Do we have an example of a Church having a song service prior to their worship service?
No. In fact, singing was first developed by the Roman, or Western Catholics; and later on by the Lutherans. However, Eastern Catholics to this day do not sing in their worship service. Singing in Baptists Churches date from the late eighteenth century. Singing, then, is a matter of custom.
Do we find an example of Churches in the apostolic age having their own meeting-houses?
Again, we can’t find such an example. However, at first, Baptists rented houses to meet in, and later bought or built their own. This too, is a matter of custom.
Is there any evidence the New Testament Churches had cemeteries?
No, and for over a thousand years the Catholic authorities would not allow such for “dissidents”, nor would they allow them to be buried in theirs! That is the reason for so many “family cemeteries” in Frontier America.
In having “conferences,” or “business meetings,” we do have one example in the Jerusalem council that met to consider the rules under which Gentile believers were bound.
But to have conferences, how are these to be conducted?
Answer: “in decency and in order.” Each Church is free to conduct their business as they please, but it has been considered well to stay pretty close to the practice of sister Churches of their fellowship. We present one such form used among some of our Churches.
“After divine service by elder _______, by motion and second the Church went into conference.
First, called for the peace of the Church. . .” Why this? To guard against doing something when the church is not in a peaceful state. To do so is highly dangerous, if it is assumed the Holy Spirit has removed His manifest presence from the Church at that time and place. Once the Church answers in peace, they continue: “the Church answered in peace.”
Second, the moderator called for brethren and sisters of like faith and order to be seated with us.
“Seated with us”?
What is this?
It is based upon our definition of the Church. A Church is a “called out assembly of baptized believers gathered together in one place to worship God.”
There might very well be, and often are, baptized believers from other localities present. ALL baptized believers gathered together in one place make up “The Church.” By this phrase, the Church is recognizing the addition of these visiting baptized members of the body of Christ as one with themselves. This is based upon the concept of a unity, or union, of gospel churches in God’s Kingdom.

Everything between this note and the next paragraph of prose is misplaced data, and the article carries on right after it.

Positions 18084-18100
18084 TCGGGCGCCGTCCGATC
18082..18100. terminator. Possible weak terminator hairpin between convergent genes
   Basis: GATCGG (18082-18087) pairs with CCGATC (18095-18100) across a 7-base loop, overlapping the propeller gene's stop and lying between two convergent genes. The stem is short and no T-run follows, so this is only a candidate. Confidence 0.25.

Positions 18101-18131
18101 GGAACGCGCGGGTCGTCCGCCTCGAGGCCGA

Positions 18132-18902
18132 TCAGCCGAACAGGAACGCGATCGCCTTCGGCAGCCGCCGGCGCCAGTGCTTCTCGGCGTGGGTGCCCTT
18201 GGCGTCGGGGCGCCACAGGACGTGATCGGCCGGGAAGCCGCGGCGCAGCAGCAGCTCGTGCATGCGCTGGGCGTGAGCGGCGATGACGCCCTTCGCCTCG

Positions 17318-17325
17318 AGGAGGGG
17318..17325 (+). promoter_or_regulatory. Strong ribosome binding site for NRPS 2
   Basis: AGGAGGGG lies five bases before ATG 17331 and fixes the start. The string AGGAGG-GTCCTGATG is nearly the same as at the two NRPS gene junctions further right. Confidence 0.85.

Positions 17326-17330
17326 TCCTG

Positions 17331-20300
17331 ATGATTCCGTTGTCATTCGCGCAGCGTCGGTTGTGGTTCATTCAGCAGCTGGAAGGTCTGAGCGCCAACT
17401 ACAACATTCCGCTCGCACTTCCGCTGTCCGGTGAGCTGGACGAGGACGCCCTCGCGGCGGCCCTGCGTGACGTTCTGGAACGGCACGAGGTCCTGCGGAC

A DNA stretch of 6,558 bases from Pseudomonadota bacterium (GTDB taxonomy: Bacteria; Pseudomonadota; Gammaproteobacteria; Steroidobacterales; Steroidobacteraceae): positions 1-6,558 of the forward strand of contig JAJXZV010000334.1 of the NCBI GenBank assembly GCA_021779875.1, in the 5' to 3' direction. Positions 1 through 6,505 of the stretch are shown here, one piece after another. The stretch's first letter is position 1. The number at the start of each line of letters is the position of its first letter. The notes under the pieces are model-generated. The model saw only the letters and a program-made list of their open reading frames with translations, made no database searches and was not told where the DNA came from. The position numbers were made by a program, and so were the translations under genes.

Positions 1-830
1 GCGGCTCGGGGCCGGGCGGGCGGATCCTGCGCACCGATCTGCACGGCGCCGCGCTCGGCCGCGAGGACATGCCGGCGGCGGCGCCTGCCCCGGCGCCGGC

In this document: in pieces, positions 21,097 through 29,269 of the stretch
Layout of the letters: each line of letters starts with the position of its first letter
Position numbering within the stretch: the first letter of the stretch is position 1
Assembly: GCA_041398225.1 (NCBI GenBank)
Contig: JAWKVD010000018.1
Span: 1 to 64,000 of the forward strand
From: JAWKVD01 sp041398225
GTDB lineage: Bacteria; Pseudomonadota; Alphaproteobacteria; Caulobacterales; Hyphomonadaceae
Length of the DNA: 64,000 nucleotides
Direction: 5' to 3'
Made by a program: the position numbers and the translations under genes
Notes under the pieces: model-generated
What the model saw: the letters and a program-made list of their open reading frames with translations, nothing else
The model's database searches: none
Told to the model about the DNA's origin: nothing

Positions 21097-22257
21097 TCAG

One may ask, “Can they then vote in the conference.” The answer is, “Yes, upon leave of the Church previous to their being seated.” Some Churches ask for “reference left over from previous conference” before seating visiting baptized believers upon the basis that these visitors would not know of the business then under consideration. Churches that do this, allow the visitors to give “advice and counsel”, with the understanding they are free to take their advice or reject it.
“Thirdly, the moderator calls for general business.” This is self-explanatory.
“Fourthly, the moderator extended the privilege of the church for membership in our way of receiving them.” This is an extending of the privilege of the Church, or ekklesia” to members of the congregation. “In our way of receiving them,” translate into “by baptism,” or if baptized, by a personal relating of the hope of eternal salvation, and the Lord’s gracious dealings with them. [It is well to note here: In one Church Ledger in Mississippi, a sister from another Primitive Baptist church asked to join the Church. After relating her experience of grace, the Church received her. The next meeting day, another sister from the same Primitive Baptist Church also asked for membership. Upon relating her experience of grace, the records of the Church reads: “Not being satisfied with her relation, the Church rejected her”. This is the right of every individual Church, regardless of one’s standing in another Church.] In some Churches, this is done on a quarterly basis to prevent sudden emotional outburst leading to a carnal decision to “join the Church.” In these baptized Churches of Christ, no one attempts to get individuals to join the Church. That is left solely up to the individual and his God and “at His appointed time.” Other Churches extend this privilege at each monthly conference, but this without any appeals or so-called “gospel offers” accompanying the privilege extended. Since this is a natural history of the Church, and not a part of divine worship, the Church reviews the events of the day, and instructs the clerk after any corrections, to place them, as corrected, in the Church’s ledger. Then the conference is adjourned “in peace and in order.”